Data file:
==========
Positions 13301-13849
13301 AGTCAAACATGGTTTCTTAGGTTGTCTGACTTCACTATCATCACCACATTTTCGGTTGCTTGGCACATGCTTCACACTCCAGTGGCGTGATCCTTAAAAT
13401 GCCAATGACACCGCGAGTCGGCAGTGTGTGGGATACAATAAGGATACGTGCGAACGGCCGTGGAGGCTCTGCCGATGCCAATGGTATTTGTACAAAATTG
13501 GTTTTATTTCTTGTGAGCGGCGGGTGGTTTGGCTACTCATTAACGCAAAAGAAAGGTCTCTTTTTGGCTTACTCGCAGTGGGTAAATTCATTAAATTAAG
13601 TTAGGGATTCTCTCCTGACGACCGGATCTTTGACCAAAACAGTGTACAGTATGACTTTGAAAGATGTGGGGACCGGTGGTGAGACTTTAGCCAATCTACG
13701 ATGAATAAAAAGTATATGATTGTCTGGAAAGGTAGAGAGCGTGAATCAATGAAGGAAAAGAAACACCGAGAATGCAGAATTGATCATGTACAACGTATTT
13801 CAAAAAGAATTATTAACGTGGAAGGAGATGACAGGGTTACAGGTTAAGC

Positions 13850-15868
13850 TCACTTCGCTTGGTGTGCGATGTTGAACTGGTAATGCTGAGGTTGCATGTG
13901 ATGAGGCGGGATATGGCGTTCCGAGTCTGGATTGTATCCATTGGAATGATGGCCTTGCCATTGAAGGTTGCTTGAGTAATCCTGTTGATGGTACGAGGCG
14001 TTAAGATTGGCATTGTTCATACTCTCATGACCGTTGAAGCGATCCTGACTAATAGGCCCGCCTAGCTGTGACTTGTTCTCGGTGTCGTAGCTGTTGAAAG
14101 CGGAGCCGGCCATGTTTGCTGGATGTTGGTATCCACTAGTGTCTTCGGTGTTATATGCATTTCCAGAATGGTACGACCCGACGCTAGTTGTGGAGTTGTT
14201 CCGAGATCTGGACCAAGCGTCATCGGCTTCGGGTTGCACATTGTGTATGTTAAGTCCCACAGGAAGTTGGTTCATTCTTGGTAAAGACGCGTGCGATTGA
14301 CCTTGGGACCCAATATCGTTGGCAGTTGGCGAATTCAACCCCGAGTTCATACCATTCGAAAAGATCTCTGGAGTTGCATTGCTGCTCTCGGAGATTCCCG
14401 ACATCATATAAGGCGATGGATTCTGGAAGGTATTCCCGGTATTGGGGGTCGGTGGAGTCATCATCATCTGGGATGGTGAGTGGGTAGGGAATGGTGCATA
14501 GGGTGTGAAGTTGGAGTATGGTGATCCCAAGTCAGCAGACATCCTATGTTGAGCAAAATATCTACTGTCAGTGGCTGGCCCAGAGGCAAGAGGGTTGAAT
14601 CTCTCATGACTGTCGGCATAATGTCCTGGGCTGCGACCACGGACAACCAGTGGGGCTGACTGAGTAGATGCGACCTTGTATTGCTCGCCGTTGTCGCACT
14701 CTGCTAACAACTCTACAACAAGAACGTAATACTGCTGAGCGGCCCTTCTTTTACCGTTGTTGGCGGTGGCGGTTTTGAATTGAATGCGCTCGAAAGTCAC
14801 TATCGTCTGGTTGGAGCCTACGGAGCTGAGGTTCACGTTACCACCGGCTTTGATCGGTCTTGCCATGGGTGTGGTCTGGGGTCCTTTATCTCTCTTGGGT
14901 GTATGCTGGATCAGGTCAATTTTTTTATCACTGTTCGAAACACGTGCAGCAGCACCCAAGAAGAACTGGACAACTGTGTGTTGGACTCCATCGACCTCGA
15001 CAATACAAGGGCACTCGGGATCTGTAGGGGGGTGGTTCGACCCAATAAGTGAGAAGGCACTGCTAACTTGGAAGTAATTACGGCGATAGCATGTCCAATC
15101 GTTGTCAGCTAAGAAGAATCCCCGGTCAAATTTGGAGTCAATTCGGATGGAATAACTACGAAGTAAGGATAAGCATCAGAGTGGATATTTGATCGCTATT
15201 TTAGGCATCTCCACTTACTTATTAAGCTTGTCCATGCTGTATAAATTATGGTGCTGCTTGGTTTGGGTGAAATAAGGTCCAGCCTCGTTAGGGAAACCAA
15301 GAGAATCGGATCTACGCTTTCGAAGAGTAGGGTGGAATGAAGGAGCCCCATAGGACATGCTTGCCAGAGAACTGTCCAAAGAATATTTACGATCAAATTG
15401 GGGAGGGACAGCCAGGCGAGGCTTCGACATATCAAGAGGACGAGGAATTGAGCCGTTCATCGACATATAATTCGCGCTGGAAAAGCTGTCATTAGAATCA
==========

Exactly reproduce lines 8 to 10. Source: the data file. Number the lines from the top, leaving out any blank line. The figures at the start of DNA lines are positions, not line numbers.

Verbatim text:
Positions 13850-15868
13850 TCACTTCGCTTGGTGTGCGATGTTGAACTGGTAATGCTGAGGTTGCATGTG
13901 ATGAGGCGGGATATGGCGTTCCGAGTCTGGATTGTATCCATTGGAATGATGGCCTTGCCATTGAAGGTTGCTTGAGTAATCCTGTTGATGGTACGAGGCG